Apple packed watchOS 9 with advanced run tracking features for Apple Watch runners. watchOS 10 brings that same level of emphasis to cycling workouts on Apple Watch.
The easiest way to appreciate watchOS 10 and iOS 17 during a cycling workout is with Live Activities. Both software updates work together to turn the iPhone into a dedicated display for all your cycling metrics. From Apple’s announcement this summer:
When a cycling workout is started from Apple Watch in watchOS 10, it will automatically show up as a Live Activity on iPhone and, when tapped, will utilize the full screen. Workout Views, such as Heart Rate Zones, Elevation, Race Route, Custom Workouts, and a new Cycling Speed view, have been optimized for the display size of iPhone, which can be mounted to a bike for convenient, easy viewing during a ride.
We took a tour of the new feature earlier this month. See for yourself here.
Another major move for Apple Watch cyclists is automatic Bluetooth cycling accessory support:
Apple Watch can now automatically connect to Bluetooth-enabled cycling accessories, such as power meters, speed sensors, and cadence sensors. This enables brand-new metrics, including cycling power (watts) and cadence (RPM), and additional Workout Views, including Power Zones. Bluetooth connection is supported for Indoor and Outdoor cycling workouts, as well as GymKit.
Apple developed new algorithms that leverage the combination of Apple Watch sensor data and Bluetooth power meters to “estimate Functional Threshold Power (FTP), the highest level of cycling intensity that a rider could theoretically maintain for an hour,” says Apple.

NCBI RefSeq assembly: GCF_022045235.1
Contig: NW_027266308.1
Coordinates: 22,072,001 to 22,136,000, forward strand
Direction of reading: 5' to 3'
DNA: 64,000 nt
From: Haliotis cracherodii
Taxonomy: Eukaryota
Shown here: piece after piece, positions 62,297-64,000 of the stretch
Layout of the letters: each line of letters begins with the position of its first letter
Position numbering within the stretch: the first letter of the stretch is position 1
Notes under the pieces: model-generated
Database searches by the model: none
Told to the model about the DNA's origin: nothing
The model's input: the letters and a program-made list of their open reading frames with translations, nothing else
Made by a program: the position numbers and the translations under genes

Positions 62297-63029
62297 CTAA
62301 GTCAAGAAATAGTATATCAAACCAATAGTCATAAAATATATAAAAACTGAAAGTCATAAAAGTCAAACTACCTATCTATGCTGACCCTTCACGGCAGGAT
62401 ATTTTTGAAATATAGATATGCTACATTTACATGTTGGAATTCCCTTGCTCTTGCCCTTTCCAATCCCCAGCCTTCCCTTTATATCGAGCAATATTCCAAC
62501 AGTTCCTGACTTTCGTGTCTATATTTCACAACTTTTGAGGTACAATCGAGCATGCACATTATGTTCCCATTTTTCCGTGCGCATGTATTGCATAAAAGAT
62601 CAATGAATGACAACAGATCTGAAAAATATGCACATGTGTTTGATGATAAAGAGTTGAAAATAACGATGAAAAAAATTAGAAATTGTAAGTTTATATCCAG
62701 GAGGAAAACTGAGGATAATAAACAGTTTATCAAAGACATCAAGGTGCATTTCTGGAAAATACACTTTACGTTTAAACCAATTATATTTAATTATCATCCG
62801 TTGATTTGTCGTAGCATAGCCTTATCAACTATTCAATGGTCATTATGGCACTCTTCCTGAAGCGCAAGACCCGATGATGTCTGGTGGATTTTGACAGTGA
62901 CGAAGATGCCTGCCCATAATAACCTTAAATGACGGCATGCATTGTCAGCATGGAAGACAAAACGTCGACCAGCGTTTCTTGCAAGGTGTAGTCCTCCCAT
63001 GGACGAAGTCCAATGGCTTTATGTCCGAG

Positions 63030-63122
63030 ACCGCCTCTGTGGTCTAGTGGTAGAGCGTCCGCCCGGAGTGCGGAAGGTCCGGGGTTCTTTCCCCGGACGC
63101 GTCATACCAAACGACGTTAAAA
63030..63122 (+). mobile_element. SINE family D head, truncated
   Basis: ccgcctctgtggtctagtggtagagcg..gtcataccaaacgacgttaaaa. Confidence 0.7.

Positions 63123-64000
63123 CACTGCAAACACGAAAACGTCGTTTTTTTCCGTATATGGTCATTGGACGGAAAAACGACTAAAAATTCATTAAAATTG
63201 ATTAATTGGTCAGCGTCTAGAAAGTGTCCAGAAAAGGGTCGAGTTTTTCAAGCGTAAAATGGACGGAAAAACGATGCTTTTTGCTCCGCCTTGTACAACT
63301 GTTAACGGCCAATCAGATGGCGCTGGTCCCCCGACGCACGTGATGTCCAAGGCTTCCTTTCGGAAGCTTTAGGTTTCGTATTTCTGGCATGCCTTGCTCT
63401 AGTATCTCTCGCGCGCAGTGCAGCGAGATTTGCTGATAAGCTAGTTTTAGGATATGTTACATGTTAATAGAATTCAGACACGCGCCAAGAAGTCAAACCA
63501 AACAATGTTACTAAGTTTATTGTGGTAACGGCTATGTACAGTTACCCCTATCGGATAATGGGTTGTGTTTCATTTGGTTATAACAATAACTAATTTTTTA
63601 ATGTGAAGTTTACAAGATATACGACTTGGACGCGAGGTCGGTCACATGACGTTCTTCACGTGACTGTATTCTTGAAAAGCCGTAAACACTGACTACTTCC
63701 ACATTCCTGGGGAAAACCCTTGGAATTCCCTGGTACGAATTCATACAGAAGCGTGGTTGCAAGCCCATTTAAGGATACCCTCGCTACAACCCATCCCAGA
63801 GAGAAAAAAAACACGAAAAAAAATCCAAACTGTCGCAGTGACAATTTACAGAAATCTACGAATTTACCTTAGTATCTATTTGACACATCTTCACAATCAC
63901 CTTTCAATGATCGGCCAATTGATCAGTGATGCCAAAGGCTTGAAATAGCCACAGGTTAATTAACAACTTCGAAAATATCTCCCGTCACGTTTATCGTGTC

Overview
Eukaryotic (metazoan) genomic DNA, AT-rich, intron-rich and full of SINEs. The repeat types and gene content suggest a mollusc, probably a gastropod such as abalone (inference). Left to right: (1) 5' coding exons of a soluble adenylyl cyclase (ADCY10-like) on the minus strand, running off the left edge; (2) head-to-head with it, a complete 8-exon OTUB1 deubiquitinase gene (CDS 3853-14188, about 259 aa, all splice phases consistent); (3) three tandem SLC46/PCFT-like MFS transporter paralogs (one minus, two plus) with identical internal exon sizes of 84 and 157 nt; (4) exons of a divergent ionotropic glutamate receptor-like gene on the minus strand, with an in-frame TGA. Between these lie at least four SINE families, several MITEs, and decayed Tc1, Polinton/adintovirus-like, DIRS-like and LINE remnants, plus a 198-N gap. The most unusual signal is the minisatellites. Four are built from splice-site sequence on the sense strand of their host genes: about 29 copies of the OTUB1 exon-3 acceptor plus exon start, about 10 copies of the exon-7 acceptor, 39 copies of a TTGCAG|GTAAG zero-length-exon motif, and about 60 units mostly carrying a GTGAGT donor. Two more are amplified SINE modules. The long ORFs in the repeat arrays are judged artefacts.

“Using FTP, Apple Watch calculates personalized Power Zones, used to easily see the current zone and track how long is spent in each, which is an effective and popular way of improving performance.”
Naturally, the awesome Apple Watch workout blogger DC Rainmaker, who calls pairing Bluetooth power meters to Apple Watch “silly easy”, has already taken these new watchOS 10 power cycling features for a spin.
In the piece, DC Rainmaker walks you step-by-step through the process of pairing a power meter, preparing the Workout app for displaying the new metrics, and how the new-to-Apple Watch data points are used.
The article also includes a few quotes from Apple’s fitness guru Jay Blahnik, who talks about what pushed Apple to adopt power cycling features in watchOS 10:
This year we put a big focus on cycling. We’ve gotten feedback for years that folks would like to be able to connect their accessories to the watch. And we also thought this is a really great opportunity to have the phone play a role. So we’re really excited about where we’ve started, but I would say ‘watch this space’, we’re just as excited about what’s coming in the future.
Give it a read this weekend if you’re at all curious about what’s up with the Apple Watch and cycling workouts in watchOS 10.
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